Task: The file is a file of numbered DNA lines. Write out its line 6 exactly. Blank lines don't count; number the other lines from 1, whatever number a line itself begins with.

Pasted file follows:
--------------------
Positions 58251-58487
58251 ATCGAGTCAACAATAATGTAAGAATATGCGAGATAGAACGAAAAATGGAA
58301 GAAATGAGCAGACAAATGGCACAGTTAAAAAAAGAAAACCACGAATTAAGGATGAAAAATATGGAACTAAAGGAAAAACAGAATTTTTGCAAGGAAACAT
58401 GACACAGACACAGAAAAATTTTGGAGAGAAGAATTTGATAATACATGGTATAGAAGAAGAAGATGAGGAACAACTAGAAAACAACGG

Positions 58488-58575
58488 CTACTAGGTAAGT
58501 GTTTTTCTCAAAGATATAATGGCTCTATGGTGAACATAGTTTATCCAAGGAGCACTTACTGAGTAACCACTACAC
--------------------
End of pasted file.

58488 CTACTAGGTAAGT